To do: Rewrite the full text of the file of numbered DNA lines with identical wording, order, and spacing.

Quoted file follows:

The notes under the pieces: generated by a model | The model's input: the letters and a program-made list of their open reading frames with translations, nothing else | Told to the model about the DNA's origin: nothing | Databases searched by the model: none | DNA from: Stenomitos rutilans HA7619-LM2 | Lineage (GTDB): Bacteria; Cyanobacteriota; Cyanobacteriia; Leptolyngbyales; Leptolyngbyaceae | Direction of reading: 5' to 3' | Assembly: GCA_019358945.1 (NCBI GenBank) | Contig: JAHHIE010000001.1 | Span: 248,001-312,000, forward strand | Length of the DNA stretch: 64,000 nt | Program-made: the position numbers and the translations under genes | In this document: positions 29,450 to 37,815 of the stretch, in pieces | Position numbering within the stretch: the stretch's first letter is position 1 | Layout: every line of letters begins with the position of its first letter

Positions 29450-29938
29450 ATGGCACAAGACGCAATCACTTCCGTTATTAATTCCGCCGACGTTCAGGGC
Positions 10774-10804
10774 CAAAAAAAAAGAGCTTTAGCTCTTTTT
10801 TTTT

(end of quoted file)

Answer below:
The notes under the pieces: generated by a model | The model's input: the letters and a program-made list of their open reading frames with translations, nothing else | Told to the model about the DNA's origin: nothing | Databases searched by the model: none | DNA from: Stenomitos rutilans HA7619-LM2 | Lineage (GTDB): Bacteria; Cyanobacteriota; Cyanobacteriia; Leptolyngbyales; Leptolyngbyaceae | Direction of reading: 5' to 3' | Assembly: GCA_019358945.1 (NCBI GenBank) | Contig: JAHHIE010000001.1 | Span: 248,001-312,000, forward strand | Length of the DNA stretch: 64,000 nt | Program-made: the position numbers and the translations under genes | In this document: positions 29,450 to 37,815 of the stretch, in pieces | Position numbering within the stretch: the stretch's first letter is position 1 | Layout: every line of letters begins with the position of its first letter

Positions 29450-29938
29450 ATGGCACAAGACGCAATCACTTCCGTTATTAATTCCGCCGACGTTCAGGGC
Positions 10774-10804
10774 CAAAAAAAAAGAGCTTTAGCTCTTTTT
10801 TTTT